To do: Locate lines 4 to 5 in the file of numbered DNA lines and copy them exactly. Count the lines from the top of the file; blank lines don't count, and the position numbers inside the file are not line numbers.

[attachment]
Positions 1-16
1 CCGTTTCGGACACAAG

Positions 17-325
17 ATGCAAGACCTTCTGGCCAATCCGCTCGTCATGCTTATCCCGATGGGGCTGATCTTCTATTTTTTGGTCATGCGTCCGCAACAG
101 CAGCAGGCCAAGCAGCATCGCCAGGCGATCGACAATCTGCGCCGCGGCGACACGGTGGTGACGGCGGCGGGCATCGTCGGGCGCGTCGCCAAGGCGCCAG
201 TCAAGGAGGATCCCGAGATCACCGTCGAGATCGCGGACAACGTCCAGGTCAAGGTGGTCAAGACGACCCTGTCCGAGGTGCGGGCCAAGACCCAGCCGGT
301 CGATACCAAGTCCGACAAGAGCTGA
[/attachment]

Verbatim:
17 ATGCAAGACCTTCTGGCCAATCCGCTCGTCATGCTTATCCCGATGGGGCTGATCTTCTATTTTTTGGTCATGCGTCCGCAACAG
101 CAGCAGGCCAAGCAGCATCGCCAGGCGATCGACAATCTGCGCCGCGGCGACACGGTGGTGACGGCGGCGGGCATCGTCGGGCGCGTCGCCAAGGCGCCAG